Her first projects were banners, which created scraps and leftovers (banners shown further down. She also made a basket liner. She felt she needed to use up the scraps (silly girl; who uses up scraps? We just buy more fabric!)

Basket liner and star trivet by Jeannine
 Can you believe this awesome coin purse and key ring?

Scraps of the scraps from Jeannine's banner projects
She had more scraps and made a mug rug for her daughter's friend who loves all things patriotic. Jeannine paper pieced that "K."

Mug rug for a friend of Jeannine's daughter in college
Jeannine made not one, but two wall banners. Basic stars with elongated lower sections. Jeannine served in the US Army for 20 years and retired as a lieutenant colonel.

Wall banners by Jeannine.
She tells me she still has scraps. What? Do you think you have to use up all your scraps? I would need 7 lives or take my sewing machine up to heaven with me!

Now, let's see what the (ho hum) professional quilter made. Surprise! A quilt!

I enlarged 3 of my blocks from my Block a Day Calendar. You can find blocks from my calendar these at my Craftsy store.

Old Glory Star is at the top of my 3 block banner. Can you see the "fireworks" quilting?

Old Glory Star: 18" x 18"
The middle block is Yankee Charm:

Yankee Charm: 18" x 18"
And, finally at the bottom, Star Spangled Banner. I longarm quilted these with swirls and stars that look like fireworks. I used my Handi Quilter Sweet 16 Sit Down machine.

Star Spangled Banner: 18" x 18"
Now for all 3 blocks together, making an 18" x 54" wall banner that is now in my kitchen for the weekend (and probably throughout July). I sewed them together, block to block, and just added binding (a blue and white stripe from Windham's Basics Collection).

Hey, Hey! USA wall banner
Take some time to try out these patterns. You will love making such big blocks!

Tuesday, May 8, 2018

Bubbles and Hexagons

Sometimes what's old is new again. I made this little quilt 22 years ago (1996) and it was published in Quilt Magazine in 1997. Nothing new to this even at that time.

Half Hexagon Jewel, 1996
The beauty of this is the vertical row piecing using a half-hexagon shape. This is a small quilt and my template was also small. It's one of my "oldie goldie" quilts and I treasure it.

You've seen all the tutorials around on the internet hailing a "new" way to make whole hexagons with no y-seams. As you can see, there are whole hexagons in my little quilt; they're just made up of two half-hexagons!

Here's my latest quilt that I call Bubbles and Hexagons. The Bubbles part comes from all the circles in the fabrics! I used a jelly roll (2-1/2" strips) and cut them using my new 2-1/2" half-hexagon template. I added the squaring off of the top and bottom of the quilt center so I wouldn't chop off the points of those beautiful hexagons! And can you believe that awesome border print I've had hanging around in my stash for about 8 years?!

Bubbles and Hexagons: 41" x 51"
Trust me: this was pieced in vertical rows using only half-hexagons. Just compare it with my vintage little Half Hexagon Jewel at the top. Nothing new here!

I'm teaching my Half Hexagon Braid quilt this week to a Virginia guild and they wanted to make it using 2-1/2" strips. I started to make another Braid quilt and then realized I didn't want another one! I had shared my little Jewel quilt on my Facebook page last month and so decided to make these fabrics work for whole hexagons.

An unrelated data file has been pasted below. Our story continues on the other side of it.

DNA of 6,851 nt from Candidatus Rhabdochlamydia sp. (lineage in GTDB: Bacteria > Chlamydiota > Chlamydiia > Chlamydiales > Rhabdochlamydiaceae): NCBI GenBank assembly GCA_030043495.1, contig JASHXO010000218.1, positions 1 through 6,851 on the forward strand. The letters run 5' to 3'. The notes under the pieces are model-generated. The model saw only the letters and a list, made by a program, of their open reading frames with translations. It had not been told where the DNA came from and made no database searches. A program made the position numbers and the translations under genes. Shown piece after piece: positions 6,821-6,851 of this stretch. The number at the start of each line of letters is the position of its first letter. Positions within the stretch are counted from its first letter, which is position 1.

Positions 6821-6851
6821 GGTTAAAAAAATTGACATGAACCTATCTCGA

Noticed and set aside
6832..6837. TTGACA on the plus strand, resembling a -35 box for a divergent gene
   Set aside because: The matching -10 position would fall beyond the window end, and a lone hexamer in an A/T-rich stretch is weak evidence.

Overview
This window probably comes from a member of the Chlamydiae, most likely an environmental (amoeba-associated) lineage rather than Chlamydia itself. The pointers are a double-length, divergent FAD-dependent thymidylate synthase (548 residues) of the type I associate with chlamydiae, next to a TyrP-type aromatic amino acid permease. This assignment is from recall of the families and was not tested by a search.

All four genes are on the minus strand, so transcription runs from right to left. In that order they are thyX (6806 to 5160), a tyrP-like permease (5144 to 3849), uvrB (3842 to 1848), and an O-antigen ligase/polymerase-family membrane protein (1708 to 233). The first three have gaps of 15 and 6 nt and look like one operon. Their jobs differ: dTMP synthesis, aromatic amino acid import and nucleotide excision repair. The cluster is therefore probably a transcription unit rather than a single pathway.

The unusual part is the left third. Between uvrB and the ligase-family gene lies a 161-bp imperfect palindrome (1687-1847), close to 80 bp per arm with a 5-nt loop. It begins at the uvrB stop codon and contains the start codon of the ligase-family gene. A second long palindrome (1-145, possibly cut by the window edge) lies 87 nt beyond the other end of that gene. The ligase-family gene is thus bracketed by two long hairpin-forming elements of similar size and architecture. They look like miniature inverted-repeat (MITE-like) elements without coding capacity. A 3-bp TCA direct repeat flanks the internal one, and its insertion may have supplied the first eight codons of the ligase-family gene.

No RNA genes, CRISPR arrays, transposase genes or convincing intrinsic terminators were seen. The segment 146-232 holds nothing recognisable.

Here's my Half-Hexagon Braid quilt (I've made quite a few). I've taught this close to 2 dozen times. I'm hoping this is my last time. I want to turn my samples into a real quilt!

Half Hexagon Braid using my 3" half-hexagon template. 35" x 49"
And here's the one that was published in Fons and Porter several years ago. They still sell the pattern (and I get no royalties). This was made using a 2-1/2" half hex template. There is NO trimming of the vertical sides; the short sides of the half hexagons form the left and right sides of these rows! Look closely and you'll see what I mean.

Batik Braid Quilt: 49" x 54"
I'm just finishing up another Bubbles and Hexagons quilt using 4-1/2" (cut height) half-hexagons. Of course, I cut those using my multi-sized 60 degree triangle ruler. I don't have a half-hexagon template for that. This is PERFECT for Layer Cakes. You can get two of these half-hexagons from each 10" square.  Here is the quilt center: 48" x 51". I have to think about a border.

Batik Bubbles Quilt: 48" x 51"
This will be a new class/workshop that I will offer for the Fall. I will get the pattern up on my Craftsy site. You probably don't have a half-hexagon template, but you can cut ANY size half (and whole) hexagon with a multi-size 60 degree triangle. My pattern for these quilts will, of course, include a paper template and clear instructions for cutting these shapes with a triangle ruler. I've blogged about this technique many times here. Once you see the technique, you probably don't need the pattern!

Hope you enjoyed my show. Remember, there's almost nothing new under the sun, especially when it comes to quilting. I've seen it all in my 26 years in the profession and I never get tired of seeing updates with today's fabrics!

Saturday, May 5, 2018

Cinco de Mayo and FREE pattern

This is a repeat of a blog post I made a few years ago and I thought it would be fun to revisit it. Enjoy!

A lot of talk of margaritas and Mexican food today. I can't handle a margarita (just ask my kids!), but I've always loved Mexican food. Raised in California and loved all things Mexican.

I was reminded of the block I designed for Quilt Magazine in 2007 which I called Olé. And I remembered the Benartex "What's in My Pantry" Collection which I featured here a few months ago. I was thinking CHILI PEPPERS and there are two fabrics in that collection with chili peppers on them.

What's in My Pantry?
Here are my steps to quickly cut and stitch these two blocks (which I made this morning in one hour's time). I used these two pepper fabrics as the center of my blocks. Aren't they yummy?

Chili pepper fabrics with black background

Chili pepper fabrics with yellow background

First I cut the parts (pattern follows at the end of this post):

Block parts for Olé
Then I began stitching:
Orange triangles at the top of the blocks

Green triangles at the top of the blocks
I decided to use a stripe to finish the sides. There really is a trick to cutting striped fabric so that the stripes all go in the same direction. Here is what you do:

Two squares with stripes oriented the same way; cut as shown

Stripes are horizontal in the yellow chili pepper block
I audition the stripes by folding and putting next to the block.
Stripes oriented horizontally are cut this way
And these corner squares go with the black pepper block:
Stripes are oriented vertically
The key is to cut two squares and put them side by side. Then cut in a "mountain" cut. You can't get the triangles to work if you cut both squares at the same angle.

Now here is the pattern: Olé for Cinco de Mayo

I hope you have a wonderful day!